Chris Christie involved in ‘bridge-gate’ scandal

Chris Christie
New Jersey Gov. Chris Christie speaks during a news conference Thursday, Jan. 9, 2014, at the Statehouse in Trenton. A day after revelations that Christie’s administration may have closed highway lanes to exact political retribution, the prospective Republican presidential candidate is faced with what may be the biggest test in his political career (AP Photo/Matt Rourke)

Avery Wood
Current Affairs Editor

Recently reelected governor of New Jersey, Chris Christie, and his staff have been involved in a scandal that the media is calling Bridge-gate.

The bridge-gate scandal entailed the closure of two of the three lanes connecting Fort Lee, New Jersey to the George Washington Bridge. The lanes approaching the bridge, which is the busiest in the world, were closed unexpectedly on September 9th and Port Authority claimed it was part of a traffic study. The Port Authority is the authority in the area on bridges, tunnels, and air travel and its members are appointed by the governors of both New York and New Jersey.

The day the closure began was coincidentally the first day of school for many students in the area. It lasted for four days and caused a severe traffic jam. The unexpected closure caused the media to ask questions about why the lanes were closed and why the local authorities were not informed, while Democrats were claiming that the closures were politically motivated, but had no proof.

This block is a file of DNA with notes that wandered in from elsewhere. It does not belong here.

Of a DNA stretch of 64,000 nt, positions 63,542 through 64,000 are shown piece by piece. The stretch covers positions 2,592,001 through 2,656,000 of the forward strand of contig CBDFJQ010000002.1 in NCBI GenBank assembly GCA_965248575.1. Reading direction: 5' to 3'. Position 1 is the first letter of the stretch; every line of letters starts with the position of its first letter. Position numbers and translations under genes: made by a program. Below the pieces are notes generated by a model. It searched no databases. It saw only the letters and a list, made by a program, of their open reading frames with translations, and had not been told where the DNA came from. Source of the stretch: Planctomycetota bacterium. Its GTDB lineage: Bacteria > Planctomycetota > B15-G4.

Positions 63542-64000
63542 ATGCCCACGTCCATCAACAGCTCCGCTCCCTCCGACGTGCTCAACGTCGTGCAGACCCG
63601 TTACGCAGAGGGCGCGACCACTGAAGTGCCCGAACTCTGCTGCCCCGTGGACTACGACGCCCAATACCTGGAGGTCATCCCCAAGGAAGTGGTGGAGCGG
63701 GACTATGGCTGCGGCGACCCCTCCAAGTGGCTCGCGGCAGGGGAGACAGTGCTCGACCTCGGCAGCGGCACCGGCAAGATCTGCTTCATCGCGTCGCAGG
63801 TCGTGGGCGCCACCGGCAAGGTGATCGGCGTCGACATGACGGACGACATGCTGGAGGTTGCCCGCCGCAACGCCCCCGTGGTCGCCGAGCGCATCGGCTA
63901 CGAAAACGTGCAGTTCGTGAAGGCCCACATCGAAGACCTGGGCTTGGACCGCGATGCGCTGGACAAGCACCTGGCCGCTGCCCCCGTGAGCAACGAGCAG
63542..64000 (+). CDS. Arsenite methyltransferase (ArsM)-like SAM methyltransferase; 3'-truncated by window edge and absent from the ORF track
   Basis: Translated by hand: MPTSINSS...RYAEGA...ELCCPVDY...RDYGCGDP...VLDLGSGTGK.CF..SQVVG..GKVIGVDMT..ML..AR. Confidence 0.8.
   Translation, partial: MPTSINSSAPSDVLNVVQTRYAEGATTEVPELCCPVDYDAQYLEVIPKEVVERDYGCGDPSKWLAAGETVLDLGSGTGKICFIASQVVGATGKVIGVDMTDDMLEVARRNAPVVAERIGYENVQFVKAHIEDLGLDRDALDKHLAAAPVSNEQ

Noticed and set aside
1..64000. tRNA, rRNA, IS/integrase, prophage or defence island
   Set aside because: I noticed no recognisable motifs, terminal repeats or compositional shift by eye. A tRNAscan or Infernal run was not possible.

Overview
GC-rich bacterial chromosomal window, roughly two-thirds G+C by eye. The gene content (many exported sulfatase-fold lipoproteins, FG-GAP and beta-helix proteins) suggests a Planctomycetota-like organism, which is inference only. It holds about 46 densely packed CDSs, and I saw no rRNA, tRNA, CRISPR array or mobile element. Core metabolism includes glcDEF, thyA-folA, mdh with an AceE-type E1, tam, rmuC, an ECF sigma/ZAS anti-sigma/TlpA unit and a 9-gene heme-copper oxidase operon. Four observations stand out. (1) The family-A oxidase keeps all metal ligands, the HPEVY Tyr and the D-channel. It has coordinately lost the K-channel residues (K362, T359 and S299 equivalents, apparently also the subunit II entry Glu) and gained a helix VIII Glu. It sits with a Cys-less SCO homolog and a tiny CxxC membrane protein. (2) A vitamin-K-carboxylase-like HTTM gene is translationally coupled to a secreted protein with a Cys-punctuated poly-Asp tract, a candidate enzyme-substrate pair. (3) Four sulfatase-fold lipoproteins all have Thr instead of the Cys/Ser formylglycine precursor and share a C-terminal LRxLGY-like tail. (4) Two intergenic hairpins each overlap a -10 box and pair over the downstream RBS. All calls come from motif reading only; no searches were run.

On January 5th, it was revealed that subpoenaed emails and text messages from members of Christie’s staff were involved in plotting the closures, including the appointees from the Port Authority.  The messages appear to be initiated by one of Christie’s staff members, Bridget Anne Kelly, to Port Authority member David Wildstein.

Kelly says, “Time for some traffic problems in Fort Lee” and Wildstein responds with “got it.” The conversation goes on and one of the people involved expresses concern about troubles getting children to school. The response to this is that “They are the children of Buono voters.” Buono was Christie’s opponent in the elections last November.

There is speculation, but no proof, that all of this started because Christie did not receive support from the mayor of Fort Lee, who is a democrat while Christie is a republican. While it would often be unusual for a republican to expect a democrat to support him, he is supported by a few including state Senate President Stephen Sweeney.

Christie answered questions at a two hour long press conference, during which he apologized profusely and claimed that he had nothing to do with the scandal and no knowledge that his staff had planned it. The two participants were fired and there is no decision on whether criminal action will be taken.

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